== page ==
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'Gazetteer of the Persian Gulf. Vol I. Historical. Part IA & IB. J G Lorimer. 1915' [‎718] (861/1782)

The record is made up of 2 volumes (1624 pages). It was created in 1915. It was written in English. The original is part of the British Library: India Office The department of the British Government to which the Government of India reported between 1858 and 1947. The successor to the Court of Directors. Records and Private Papers.

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718
neighbourhood of Urnm-al-Qaiwain between a force under the personal
command of the Shaikh and a raiding party of Baui Qitab and others
accompanied hy Shaikh Saqar-bin-Sultan of Sharjah; in this affair
the son of the Qasimi Shaikh having been slain after a fierce struo-o-l^
the partisans of Sharjah were put to flight. The Shaikh of Umm-al-
Qaiwain was included in the peace of 1847 ; but, though he
subsequently co-operated with the Oawasim in an expedition to Batiuah
he ever remained on his guard against the vengeance of the Shaikh
Sharjah for the death of his son.
fheEkh of . It Wil1 be in ^ eres ting ) before leaving the subject of Shaikh Sultan-
fhe^blhuh" bm-Saqar and his attempted aggrandisements, to notice some operations
of^naJ-al- wlllcl1 lie undertook in 1839 against the neighbouring Shihhi tribe. The
Jibsl, 1839. Saiyid of Masqat is said to have admitted in ]8;3o the dependence of
the Ruus-al-Jibal district on the Qasimi Shaikh ; but the Shihuh,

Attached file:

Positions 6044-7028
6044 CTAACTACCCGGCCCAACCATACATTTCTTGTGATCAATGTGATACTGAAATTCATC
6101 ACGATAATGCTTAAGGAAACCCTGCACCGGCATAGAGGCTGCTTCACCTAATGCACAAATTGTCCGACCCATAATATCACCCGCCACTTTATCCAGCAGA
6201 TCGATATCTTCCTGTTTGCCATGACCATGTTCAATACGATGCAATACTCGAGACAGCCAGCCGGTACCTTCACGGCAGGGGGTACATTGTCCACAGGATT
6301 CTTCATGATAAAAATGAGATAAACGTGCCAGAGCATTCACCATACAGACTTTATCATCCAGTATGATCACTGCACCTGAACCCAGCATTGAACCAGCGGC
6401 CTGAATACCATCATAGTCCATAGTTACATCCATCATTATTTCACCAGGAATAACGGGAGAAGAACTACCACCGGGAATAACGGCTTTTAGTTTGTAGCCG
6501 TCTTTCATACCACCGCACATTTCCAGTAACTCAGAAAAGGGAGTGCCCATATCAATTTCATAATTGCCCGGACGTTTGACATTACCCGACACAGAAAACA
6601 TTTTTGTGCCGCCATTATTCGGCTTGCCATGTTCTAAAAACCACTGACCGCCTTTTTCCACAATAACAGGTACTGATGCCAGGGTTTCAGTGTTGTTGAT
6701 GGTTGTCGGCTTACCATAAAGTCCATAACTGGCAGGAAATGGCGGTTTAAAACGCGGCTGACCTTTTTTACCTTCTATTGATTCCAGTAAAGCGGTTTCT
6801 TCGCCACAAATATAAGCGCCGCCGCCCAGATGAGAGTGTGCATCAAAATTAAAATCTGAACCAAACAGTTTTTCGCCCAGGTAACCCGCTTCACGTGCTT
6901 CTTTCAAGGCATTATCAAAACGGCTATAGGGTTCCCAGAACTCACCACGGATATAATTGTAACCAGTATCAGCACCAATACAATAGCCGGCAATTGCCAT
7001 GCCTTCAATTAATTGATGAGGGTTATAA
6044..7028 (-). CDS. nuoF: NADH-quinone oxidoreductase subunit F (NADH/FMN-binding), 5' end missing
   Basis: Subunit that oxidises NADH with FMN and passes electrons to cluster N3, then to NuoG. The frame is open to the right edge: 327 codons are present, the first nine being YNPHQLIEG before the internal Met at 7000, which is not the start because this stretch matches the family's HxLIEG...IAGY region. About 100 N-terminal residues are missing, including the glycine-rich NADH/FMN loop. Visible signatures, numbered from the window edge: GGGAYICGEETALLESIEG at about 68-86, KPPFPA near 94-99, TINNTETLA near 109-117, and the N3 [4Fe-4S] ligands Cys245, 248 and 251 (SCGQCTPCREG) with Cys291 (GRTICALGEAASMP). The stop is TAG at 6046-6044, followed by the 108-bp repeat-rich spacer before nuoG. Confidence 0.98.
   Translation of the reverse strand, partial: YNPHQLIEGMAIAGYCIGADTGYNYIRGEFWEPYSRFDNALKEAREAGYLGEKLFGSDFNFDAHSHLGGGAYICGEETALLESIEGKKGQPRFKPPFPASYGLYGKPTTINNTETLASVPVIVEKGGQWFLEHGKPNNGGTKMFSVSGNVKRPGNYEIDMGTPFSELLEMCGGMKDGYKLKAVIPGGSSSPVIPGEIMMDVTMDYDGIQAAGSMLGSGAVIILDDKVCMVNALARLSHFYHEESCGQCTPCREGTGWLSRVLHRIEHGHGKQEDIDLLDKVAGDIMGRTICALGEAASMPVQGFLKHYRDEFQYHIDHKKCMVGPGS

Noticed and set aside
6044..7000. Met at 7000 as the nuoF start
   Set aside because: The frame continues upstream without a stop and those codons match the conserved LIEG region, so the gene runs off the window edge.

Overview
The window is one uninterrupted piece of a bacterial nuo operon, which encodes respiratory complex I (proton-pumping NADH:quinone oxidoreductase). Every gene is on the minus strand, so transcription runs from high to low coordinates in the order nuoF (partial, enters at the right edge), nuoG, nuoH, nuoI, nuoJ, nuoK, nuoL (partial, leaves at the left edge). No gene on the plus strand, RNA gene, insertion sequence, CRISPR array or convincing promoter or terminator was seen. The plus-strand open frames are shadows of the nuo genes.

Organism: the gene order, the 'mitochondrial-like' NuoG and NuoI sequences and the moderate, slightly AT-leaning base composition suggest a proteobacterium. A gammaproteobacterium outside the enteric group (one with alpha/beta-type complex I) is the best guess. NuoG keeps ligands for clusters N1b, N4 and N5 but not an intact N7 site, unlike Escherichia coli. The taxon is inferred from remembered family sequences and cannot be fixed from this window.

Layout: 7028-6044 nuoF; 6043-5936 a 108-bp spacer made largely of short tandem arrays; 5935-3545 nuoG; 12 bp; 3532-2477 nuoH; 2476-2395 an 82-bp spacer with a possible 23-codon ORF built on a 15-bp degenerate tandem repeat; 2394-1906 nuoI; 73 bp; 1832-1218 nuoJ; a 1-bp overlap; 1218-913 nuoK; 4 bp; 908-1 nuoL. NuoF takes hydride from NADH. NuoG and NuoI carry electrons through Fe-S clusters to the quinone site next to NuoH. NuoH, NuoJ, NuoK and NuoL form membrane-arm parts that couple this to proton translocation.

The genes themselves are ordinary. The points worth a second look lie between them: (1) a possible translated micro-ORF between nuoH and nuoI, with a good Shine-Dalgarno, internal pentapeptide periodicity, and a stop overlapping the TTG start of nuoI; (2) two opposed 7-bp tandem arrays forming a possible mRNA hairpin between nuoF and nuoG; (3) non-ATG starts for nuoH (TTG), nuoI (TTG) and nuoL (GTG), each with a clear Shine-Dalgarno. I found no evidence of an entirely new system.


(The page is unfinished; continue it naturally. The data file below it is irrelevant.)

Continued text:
inhabiting the same, apparently held other views. One of their forts
having fallen by treachery into the hands of Shaikh Sultan's representa
tive at Dibah and having been demolished by him, the Shihuh em
barked on a series of raids and forays, to which the Qasimi Chief replied
by unsuccessful land expeditions against their chief towns of Khasab and
Kumzar. Shaikh Sultan had, in consequence of these reverses, resolved
on a naval blockade of the Kuus-al-Jibal coast, when the success of the
Egyptians in Najd drew his attention to a different quarter, and even
caused him to take the initiative in seeking peace with the Shihuh.
11 remams to mention an isolated conflict; between the people of
»nd Hamri- ^j m an and those of 11 amriyah ; it did not, apparently, disturb the
yah, 1848. relations of 'Ajman with the Shaikhdom of Sharjah, to which Hannah
belonged. In September If-48, on the death of Saif-bin-'Abdullah,
Shaikh of Hammah, the inhabitants of that village elected one
Abdullah a^ Shaikh in his place. This proceeding seems to have been
resented b^ Abdul Aziz, Shaikh of 'Ajman, for he immediately set
out to attack Hamriyah at the head of 400 men; but the 'Ajmani host,
eie routed at the first encounter by an inferior number of the
P^ jle of Hammah, who pursued them back to the very gates of their
own town. In this engagement Shaikh 'Abdul 'Aziz was killed and
0 ^ ier ^ ama id-bin-Rashid wounded, while the newly elected chief
o amnyah also lost his life; and, besides the leaders, there were 26
men killed and 20 wounded on the side of 'Ajman and 5 killed and 22
iTV )n the Side 0f Hamn > h - 'AMur Rahman, a son of Saif-hin-
A xlulah then became Shaikh of Hamriyah; and Hamaid-binR-ashid